During 1930’s American owned oil companies like Esso, Mobil, as well as Filipino Oil ( Fil-Oil) established their Oil distribution and lube facilities along the banks of the Pasig river in Pandacan district. Today distribution and storage facilities of the “Big Three”, The Royal Dutch Shell, Chevron’s Caltex, and Saudi Aramco’s majority owned Petron Philippines-supplies 50% of the country’s total demand of lube and fuel in vital industries such as transportation, manufacturing, shipping, and power generation- have all been settled in the banks of the river in Pandacan, Manila.
Also, several manufacturing company built their factory houses near the banks of Pasig River so as to take advantage of efficient deliveries of raw materials from ship anchored in Manila Bay thru the use of barges (lighterages) that are pulled by tugboats going upstream.
On the other hand, Pasig River Ferry were used to be the only alternative mode of transport for commuters who wish to avoid the traffic laden streets of the Metro. This Ferry boat cruises breezily everyday at the waters of Pasig river from Plaza Mexico in Intramuros, Manila (downstream) up to barangay Kalawaan Sur in Pasig City. Owned by a private company (Nautical Transport Services Incorporated) it is operated by Pasig River Rehabilitation Commission- spearheaded by groups coming from business and departmental agencies in the government . Inaugurated by previous president on February 12, 2007-but early 2011 the ferry services permanently stop operating due to dwindling number of passengers, and the frequent cancellation of regular trips, thereby resulting to “substantial decrease” in sales and collections. (4)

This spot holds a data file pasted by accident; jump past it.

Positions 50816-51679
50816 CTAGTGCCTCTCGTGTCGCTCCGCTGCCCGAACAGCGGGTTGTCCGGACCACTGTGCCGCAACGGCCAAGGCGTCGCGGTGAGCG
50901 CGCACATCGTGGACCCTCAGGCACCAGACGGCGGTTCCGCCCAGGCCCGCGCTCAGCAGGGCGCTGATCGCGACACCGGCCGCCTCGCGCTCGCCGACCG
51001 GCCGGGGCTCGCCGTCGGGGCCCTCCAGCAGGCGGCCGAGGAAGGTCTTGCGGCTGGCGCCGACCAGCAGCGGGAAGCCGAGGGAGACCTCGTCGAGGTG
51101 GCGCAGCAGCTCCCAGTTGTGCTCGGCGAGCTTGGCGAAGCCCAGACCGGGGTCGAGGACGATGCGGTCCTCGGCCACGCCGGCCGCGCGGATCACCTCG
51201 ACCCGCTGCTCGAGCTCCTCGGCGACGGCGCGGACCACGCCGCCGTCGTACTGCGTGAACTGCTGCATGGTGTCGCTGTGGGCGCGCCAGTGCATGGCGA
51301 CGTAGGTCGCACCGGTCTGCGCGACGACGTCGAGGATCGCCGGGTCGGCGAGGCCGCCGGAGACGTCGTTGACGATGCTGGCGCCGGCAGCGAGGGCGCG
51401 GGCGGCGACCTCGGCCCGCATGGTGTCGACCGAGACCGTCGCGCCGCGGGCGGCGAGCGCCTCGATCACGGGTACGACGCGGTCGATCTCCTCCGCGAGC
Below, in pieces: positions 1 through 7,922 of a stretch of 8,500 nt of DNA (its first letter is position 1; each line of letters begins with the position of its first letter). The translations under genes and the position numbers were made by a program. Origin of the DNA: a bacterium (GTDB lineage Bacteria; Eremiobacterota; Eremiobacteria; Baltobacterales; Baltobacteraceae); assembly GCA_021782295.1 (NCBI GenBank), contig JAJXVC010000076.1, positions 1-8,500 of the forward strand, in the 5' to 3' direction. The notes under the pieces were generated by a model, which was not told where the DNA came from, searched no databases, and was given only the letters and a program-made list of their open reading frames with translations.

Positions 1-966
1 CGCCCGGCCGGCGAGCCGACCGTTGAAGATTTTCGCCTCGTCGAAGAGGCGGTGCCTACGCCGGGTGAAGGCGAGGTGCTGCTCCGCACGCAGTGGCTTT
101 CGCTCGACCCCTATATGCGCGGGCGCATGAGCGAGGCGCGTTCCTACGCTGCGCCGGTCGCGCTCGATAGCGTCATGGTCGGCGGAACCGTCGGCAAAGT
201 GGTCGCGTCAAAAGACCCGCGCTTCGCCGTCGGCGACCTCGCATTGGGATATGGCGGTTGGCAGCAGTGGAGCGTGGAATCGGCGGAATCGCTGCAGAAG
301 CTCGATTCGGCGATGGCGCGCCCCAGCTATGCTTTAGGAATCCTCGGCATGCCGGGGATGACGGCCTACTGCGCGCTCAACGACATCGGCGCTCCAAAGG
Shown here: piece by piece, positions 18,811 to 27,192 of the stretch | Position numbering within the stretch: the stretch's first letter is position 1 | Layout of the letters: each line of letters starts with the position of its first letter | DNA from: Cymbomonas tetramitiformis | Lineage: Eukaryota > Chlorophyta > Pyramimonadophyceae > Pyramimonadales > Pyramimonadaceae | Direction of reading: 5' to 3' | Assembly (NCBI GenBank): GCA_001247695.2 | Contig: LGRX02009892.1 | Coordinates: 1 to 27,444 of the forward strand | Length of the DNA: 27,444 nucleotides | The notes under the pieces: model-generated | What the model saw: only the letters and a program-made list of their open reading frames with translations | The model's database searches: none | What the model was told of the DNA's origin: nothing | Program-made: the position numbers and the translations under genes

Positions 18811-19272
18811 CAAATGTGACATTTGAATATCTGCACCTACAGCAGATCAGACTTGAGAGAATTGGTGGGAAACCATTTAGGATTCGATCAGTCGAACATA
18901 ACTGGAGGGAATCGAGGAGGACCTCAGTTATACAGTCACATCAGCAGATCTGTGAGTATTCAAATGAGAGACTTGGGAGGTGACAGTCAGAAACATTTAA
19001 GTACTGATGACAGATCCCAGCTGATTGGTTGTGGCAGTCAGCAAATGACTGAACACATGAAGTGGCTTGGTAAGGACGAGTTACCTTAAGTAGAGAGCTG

Another interesting activities within the banks of lower Pasig river are several wooden-hulled boats (Batels) and ageing steel-hulled cargo ships of lighter size are frequently docking/anchored at Muelle dela Industria near Roxas bridge (former Delpan bridge) in Tondo, Manila. These sea-able vessels often carries valuable merchandise to be sold at nearby commercial district of Divisoria. Bringing with them in return are vital supplies of goods and construction materials to far off islands/islets within Mindoro, Panay, and Palawan.
Philippine Ports Authority is a government corporation specifically charged with the Financing, Management and Operations of public ports throughout the archipelago. Port Management Office of South Harbor (which is under the jurisdiction of Port District of Manila/Northern Luzon) on the other hand administers the operation of Terminal Management Office of Pasig (TMO-Pasig). Its main responsibility includes regulation of port services, determination of tariff, collection of revenues, maintenance of facilities, repair and rehabilitate pier structure etc.
Total Cargo Traffic (Break bulk, Bulk Cargoes in metric tons)
1. Port of Manila: Trade Center of the Pacific, Year book 1939.
2. Reports on the Commerce and Shipping of the Philippine Island by Rafael Diaz Arenas.
3. Port of Manila: Trade Center of the Pacific, Year book 1939.
5. Philippine Ports Authority (Annual Port Statistics)